WASHINGTON -- The Nationals stole six bases and scored 11 unanswered runs to storm back from an early deficit and defeat the Mets, 11-4, on Monday night at Nationals Park.The game began as a matchup of two of baseball's brightest young pitchers in the Mets' Noah Syndergaard and the Nationals'
WASHINGTON -- The Nationals stole six bases and scored 11 unanswered runs to storm back from an early deficit and defeat the Mets, 11-4, on Monday night at Nationals Park.
The game began as a matchup of two of baseball's brightest young pitchers in the Mets' Noah Syndergaard and the Nationals' Joe Ross, but both pitchers got off to rocky starts.
Before Ross recorded an out in the third inning, he had allowed four runs on a career-high nine hits and the Nationals trailed, 4-0. Syndergaard began the game as a legitimate contender for the National League Cy Young Award, but he struggled with his command from the outset.
"If you go out there, nine times out of 10, and you give up four runs early to Syndergaard, most of the time the game's over," Nationals manager Dusty Baker said.
Ross was able to correct himself and finish the outing strong, as he held the Mets scoreless with only one hit through his final three frames.
Meahwhile, Syndergaard escaped a bases-loaded, no-outs jam in the first inning but needed 71 pitches to get through three frames. He allowed a season-high five runs on seven hits and three walks, with all five of the runs coming in the third. Then the Nationals hammered Sean Gilmartin and Erik Goeddel for six runs to put the game away.
"I keep saying it every day, when we're down, we're not really down," Bryce Harper said. "We've got a great team, and the way we've been playing lately, I think we've been swinging the bat well, taking good at-bats, and we finally put it together tonight and really had a great approach and got it going."
MOMENTS THAT MATTERED
Running wild: Only three of the Nationals' 17 hits went for extra bases, but they scored 11 runs thanks in large part to their ability on the basepaths. Washington stole six bases, matching a single-game high for stolen bases in a game in Nationals history (July 8, 2012, against Colorado). Ben Revere set the pace, going 4-for-5 to match a career high for hits, runs scored (three) and stolen bases (three). He is the first player in franchise history with four hits, three runs and three stolen bases in one game.
"I found the right pitches to hit, found key holes after going through my struggles," Revere said. "I've been putting the ball in play, hitting some balls good, but just unlucky that it's right at people." More >
Thor proves mortal: It wasn't just the five stolen bases that were Syndergaard's problem. The Mets' best control artist heading into the game, Syndergaard also walked three batters for the first time all season, two of them in the game's opening inning. It was the second consecutive abbreviated outing for Syndergaard, who left his last one after six innings due to right elbow tightness. Afterward, reports indicated that Syndergaard is dealing with a bone spur, which he flatly denied.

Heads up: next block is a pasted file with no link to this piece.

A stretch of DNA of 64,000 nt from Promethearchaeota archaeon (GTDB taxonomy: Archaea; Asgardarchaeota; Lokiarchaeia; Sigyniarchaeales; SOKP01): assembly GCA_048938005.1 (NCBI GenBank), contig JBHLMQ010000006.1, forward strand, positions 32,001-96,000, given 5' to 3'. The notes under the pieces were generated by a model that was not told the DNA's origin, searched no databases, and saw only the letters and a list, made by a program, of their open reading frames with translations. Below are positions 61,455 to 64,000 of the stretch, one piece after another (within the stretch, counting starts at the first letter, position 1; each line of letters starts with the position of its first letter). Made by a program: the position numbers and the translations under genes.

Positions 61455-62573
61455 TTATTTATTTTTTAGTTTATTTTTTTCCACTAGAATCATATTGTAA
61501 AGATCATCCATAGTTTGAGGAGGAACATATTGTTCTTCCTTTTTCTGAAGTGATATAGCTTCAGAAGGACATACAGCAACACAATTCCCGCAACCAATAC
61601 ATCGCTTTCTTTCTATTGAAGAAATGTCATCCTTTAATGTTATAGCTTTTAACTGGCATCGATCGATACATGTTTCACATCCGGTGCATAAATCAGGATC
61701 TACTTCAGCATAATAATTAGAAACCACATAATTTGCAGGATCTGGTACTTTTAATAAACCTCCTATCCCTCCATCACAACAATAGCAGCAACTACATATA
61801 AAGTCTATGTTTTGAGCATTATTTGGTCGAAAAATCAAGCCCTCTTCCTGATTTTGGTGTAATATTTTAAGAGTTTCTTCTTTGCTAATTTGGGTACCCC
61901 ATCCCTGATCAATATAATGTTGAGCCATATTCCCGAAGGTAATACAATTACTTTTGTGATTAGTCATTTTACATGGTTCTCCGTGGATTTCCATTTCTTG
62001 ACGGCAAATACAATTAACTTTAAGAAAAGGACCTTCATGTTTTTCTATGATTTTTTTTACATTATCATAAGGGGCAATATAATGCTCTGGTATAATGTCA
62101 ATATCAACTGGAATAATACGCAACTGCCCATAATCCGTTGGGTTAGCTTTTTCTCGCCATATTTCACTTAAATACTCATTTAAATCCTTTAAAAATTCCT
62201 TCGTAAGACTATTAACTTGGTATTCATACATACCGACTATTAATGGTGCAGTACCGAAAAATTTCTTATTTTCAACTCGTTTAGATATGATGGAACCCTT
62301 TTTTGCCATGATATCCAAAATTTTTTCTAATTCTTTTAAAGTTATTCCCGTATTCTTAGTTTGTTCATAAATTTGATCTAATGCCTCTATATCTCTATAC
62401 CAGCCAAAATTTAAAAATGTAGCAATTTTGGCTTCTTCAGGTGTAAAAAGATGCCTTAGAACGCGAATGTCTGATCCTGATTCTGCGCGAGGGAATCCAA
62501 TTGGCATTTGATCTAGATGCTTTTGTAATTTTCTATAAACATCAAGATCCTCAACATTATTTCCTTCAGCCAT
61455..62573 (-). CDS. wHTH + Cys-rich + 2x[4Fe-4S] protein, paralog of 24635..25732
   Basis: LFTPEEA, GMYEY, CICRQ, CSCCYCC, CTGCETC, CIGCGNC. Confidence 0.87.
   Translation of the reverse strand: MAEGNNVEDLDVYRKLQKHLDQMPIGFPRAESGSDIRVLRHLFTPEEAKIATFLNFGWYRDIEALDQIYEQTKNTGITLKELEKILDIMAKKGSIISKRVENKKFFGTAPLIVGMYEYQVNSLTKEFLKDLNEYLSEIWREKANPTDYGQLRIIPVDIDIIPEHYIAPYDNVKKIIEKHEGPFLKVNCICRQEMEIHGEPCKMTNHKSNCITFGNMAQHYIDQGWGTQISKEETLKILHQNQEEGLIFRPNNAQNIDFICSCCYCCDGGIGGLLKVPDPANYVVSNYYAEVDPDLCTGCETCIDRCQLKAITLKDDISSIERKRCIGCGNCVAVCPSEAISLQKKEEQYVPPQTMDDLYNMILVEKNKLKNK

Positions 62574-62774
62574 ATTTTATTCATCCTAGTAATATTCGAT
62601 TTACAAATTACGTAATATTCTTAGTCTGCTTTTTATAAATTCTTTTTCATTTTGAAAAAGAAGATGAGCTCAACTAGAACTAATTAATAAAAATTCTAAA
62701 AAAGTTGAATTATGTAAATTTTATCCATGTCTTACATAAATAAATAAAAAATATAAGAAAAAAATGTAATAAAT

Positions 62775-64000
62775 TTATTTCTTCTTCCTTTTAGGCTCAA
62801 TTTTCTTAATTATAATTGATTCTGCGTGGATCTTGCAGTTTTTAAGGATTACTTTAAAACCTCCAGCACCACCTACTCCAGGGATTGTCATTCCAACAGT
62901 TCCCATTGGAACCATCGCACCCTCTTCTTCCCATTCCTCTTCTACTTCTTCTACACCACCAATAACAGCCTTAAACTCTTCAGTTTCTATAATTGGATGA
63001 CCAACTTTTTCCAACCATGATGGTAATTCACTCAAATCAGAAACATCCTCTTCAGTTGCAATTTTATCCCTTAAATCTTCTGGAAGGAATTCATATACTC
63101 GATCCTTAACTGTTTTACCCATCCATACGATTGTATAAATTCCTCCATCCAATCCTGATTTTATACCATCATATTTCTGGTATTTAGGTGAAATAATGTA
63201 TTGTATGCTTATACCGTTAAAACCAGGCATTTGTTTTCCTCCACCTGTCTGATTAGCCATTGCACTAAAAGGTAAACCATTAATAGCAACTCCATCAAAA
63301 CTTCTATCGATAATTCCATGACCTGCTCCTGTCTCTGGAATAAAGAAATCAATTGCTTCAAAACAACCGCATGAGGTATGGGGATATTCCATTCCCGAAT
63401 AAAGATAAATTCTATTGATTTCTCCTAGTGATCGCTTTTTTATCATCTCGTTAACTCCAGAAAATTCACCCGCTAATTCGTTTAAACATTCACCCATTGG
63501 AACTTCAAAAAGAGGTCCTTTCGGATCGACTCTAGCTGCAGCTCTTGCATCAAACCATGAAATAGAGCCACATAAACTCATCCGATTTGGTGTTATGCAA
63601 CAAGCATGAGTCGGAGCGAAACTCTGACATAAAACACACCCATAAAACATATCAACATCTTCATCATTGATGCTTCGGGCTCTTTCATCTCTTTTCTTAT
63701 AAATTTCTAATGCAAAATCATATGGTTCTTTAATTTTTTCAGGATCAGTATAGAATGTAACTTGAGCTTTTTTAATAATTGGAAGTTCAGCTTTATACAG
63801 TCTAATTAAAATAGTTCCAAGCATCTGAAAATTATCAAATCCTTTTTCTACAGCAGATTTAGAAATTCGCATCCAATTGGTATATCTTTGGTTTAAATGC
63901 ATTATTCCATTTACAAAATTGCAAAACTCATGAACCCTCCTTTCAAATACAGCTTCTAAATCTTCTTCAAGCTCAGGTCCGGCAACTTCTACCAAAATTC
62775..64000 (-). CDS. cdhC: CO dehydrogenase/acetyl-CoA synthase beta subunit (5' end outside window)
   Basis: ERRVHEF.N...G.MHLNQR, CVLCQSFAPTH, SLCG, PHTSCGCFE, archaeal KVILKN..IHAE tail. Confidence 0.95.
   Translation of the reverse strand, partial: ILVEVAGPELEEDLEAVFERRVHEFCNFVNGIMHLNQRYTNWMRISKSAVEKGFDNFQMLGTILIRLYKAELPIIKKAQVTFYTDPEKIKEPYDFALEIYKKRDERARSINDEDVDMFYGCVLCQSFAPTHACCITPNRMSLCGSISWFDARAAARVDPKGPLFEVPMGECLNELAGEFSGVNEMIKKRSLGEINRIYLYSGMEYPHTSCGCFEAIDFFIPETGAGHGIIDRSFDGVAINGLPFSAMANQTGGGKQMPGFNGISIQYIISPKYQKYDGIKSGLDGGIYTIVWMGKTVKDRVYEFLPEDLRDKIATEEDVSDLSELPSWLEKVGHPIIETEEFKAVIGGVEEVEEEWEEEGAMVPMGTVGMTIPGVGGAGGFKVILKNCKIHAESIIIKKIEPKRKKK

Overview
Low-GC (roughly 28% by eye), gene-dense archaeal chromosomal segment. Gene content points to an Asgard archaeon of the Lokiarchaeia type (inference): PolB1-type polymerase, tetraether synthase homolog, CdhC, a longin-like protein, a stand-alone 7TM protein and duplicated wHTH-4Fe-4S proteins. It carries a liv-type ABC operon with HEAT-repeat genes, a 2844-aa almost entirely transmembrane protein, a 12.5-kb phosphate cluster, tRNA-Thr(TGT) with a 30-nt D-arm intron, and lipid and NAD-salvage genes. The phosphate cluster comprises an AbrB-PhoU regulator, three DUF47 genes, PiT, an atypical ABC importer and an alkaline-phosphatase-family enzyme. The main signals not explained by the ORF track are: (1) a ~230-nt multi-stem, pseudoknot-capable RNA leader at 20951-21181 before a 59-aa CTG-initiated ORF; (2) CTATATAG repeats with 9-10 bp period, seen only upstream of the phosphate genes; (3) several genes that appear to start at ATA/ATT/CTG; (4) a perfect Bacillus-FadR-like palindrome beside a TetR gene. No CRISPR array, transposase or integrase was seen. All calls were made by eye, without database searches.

"I do not, no," Syndergaard said when asked directly if he has a bone spur or chips in his elbow. "My arm feels great." More >
Good talk: With Ross reeling in the third inning, Baker made a rare visit to the mound that did not involve a call to the bullpen.
"I don't know. I just felt it was time for me to go," Baker said. "I asked [pitching coach Mike Maddux's] permission to go out and talk to him. I don't have to ask, but it was something I felt I had to say and it couldn't wait any longer."
After the talk, Ross turned around his outing. He retired the next nine batters he faced and did not allow another run for the rest of his outing. Ross allowed four runs on 10 hits with seven strikeouts in six resilient innings.
"I think I just found a rhythm," Ross said. "The first three innings, fastball command wasn't there, slider wasn't good. I kept getting out of jams, but it wasn't as good as it could have been. And then I kind of picked it up the last three. Just overall I felt my better command came back."
Save that ball:Brandon Nimmo provided one of the evening's few bright spots for the Mets, recording his first career hit on a line-drive single off Ross in the second. Playing in his second game since joining the Mets on Saturday, Nimmo added an infield hit in the third inning to finish 2-for-4.
Mets: With Syndergaard struggling and Steven Matz dealing with an elbow issue, Matt Harvey will look to give the Mets -- and his bullpen -- a lift when they return to Nationals Park on Tuesday for a 7:05 p.m. ET game. Harvey is winless over his last four starts, despite a 2.88 ERA.
Nationals: Lucas Giolito, MLB Pipeline's No. 1 overall prospect, will make his Major League debut against the Mets. Giolito, who is starting in place of the injured Stephen Strasburg, owns a 3.17 ERA in 14 starts for Double-A Harrisburg with 72 strikeouts in 71 innings. More >
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Jamal Collier covers the Nationals for MLB.com. Follow him on Twitter at @jamalcollier.
Anthony DiComo has covered the Mets for MLB.com since 2008. Follow him on Twitter @AnthonyDiComo and Facebook, and listen to his podcast.